When it comes to making wood pellets the biggest problem that you will come across is a blocked pellet mill die. When it happens it can be extremely frustrating. Not only due to the amount of time it can take to remove and clean the die. But also due to the fact once the die is blocked you are not able to use your time to be making pellets. You are also far more likely to block a pellet mill die making wood pellets apposed to other biomass or feed pellets. In this post, I wish to explain some of the most common reasons a pellet mill die can become blocked and how to go about fixing the issue. First I’ll provide some highlights on how to avoid a blocked wood pellet mill die.
Its much easier to block a die when making wood pellets than pretty much any other biomass or feed material: Image – Amazon
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How To Avoid a Blocked Pellet Mill Die (Highlights)
- Prepare the Pellet Mill Die
A polishing material needs to be processed through the pellet mill to prepare a new die or to clean up the holes within an older/used die.
- Prepare the Raw Material
your wood is too moist (above 15% moisture content) or the particles are too large (above 6mm) this could also lead to a pellet mill die blockage.
- Start By Feeding the Pellet Mill Slowly
Until a pellet mill die is up to its optimum operating
temp erature(80 degrees Celcius+) its very easy to feed in too much material which will lead to a die blockage.
The above are the ‘highlights’ of what leads to a blocked wood pellet mill die, now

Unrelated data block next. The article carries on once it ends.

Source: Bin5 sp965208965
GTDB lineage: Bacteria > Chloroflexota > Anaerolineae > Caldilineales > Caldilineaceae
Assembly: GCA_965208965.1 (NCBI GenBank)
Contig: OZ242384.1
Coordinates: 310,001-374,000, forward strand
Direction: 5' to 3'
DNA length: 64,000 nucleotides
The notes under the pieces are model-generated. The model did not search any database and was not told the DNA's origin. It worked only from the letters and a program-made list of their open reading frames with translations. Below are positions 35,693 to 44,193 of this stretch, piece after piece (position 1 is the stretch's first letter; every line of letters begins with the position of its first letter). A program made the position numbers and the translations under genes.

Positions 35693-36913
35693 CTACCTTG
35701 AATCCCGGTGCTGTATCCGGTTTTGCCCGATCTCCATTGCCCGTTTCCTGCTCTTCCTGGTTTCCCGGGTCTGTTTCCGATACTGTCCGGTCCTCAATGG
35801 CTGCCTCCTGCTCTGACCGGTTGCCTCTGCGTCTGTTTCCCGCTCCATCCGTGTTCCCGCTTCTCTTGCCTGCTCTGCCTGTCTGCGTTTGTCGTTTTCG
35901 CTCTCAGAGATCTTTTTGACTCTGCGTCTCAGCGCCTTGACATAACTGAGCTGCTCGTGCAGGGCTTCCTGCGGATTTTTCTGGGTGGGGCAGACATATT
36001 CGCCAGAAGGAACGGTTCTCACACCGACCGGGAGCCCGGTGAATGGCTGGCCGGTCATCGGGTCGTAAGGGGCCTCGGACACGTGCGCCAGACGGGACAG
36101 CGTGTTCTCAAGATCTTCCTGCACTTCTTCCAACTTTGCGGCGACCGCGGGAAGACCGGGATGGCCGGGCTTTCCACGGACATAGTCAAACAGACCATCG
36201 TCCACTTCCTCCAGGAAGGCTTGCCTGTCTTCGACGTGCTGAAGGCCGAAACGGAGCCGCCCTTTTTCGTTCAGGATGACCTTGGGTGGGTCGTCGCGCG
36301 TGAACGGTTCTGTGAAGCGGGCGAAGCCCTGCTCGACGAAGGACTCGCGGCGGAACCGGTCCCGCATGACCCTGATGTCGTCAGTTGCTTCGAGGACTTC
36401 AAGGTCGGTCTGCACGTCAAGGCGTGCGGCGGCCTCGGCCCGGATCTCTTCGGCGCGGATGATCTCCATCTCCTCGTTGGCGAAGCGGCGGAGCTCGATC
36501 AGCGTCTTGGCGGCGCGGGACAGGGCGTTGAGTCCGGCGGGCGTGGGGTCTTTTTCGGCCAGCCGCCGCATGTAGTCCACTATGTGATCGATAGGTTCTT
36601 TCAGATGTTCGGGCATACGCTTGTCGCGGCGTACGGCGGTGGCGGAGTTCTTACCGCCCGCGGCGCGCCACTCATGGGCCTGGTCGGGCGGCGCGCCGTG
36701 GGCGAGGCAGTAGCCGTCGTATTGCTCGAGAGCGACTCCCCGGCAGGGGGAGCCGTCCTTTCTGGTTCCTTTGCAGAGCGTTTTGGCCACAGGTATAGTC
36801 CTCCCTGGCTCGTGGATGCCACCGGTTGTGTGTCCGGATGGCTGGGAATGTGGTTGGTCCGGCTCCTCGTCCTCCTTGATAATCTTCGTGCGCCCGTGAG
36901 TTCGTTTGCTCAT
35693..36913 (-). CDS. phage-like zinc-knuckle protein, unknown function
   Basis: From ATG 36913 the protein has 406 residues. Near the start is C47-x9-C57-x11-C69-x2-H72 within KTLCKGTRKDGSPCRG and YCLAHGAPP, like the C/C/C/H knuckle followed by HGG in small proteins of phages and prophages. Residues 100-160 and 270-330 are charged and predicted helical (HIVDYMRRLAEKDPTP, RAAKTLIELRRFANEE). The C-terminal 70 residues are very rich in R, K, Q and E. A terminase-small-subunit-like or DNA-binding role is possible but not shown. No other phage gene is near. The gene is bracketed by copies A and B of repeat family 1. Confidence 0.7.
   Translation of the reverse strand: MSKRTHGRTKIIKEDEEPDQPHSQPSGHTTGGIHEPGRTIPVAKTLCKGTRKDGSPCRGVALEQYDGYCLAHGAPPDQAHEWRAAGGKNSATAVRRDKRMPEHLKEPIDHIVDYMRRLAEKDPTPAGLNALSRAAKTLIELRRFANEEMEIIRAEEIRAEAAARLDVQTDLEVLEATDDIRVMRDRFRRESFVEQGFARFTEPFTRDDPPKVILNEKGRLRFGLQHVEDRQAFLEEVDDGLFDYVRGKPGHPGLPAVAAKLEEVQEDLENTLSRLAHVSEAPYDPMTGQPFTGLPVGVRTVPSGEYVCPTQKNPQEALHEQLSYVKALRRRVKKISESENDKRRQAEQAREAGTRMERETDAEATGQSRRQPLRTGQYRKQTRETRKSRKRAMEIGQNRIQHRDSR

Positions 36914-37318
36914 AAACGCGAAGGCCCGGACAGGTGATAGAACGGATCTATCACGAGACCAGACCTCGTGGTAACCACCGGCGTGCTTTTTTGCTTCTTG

1. Preparing the Pellet Mill Die to Avoid Blockages
Something worth noting is that it’s just as easy to block a new die as it is to block an older used die, but for slightly different reasons. A new die (particularly if purchased from China) will have imperfections within the die hole from the drilling process. The hole may appear smooth on its inner surface. However, commonly the drilling process will also create small scratches. Even these small scratches can create enough resistance during making pellets to lead to a die blockage. Remember, if the pellet mill rollers cannot generate enough force to overcome the resistance of the die holes, that leads to a blockage.
If you do not prepare/polish the die which comes with a cheap Chinese flat die pellet mill you will more than likely quickly block it up: Image – Amazon
An older die which was previously used to make wood pellets but has been left idle for more than a few days can create a different issue. Moisture within the air or from a previous production run will lead the die forming rust/corrosion on the inside of the die holes. This again makes the inner surface of the hole rough. This means the roller cannot generate enough force to push the material through the die, again leading to a blockage.
How Do You Polish A Pellet Mill Die?
To resolve the issues noted above of a rough surface within the pellet mill die holes, we need a polishing material to pass through the machine. This will typically be a fairly loose biomass material (I prefer to use wheat bran), about 10-15% vegetable oil and about 1-2% fine sand. You mix this material thoroughly and slowly process it repeatably through the pellet mill several times. This polishing material will help to clean up the surface of the die holes and remove corrosion.
Pro Tip: Use a polishing material sparingly. If used too often it will reduce the life of the die and rollers by wearing away their surface. Once the inlet tape on a die has worn away the compression ratio on the die will be unsuitable to make good quality pellets.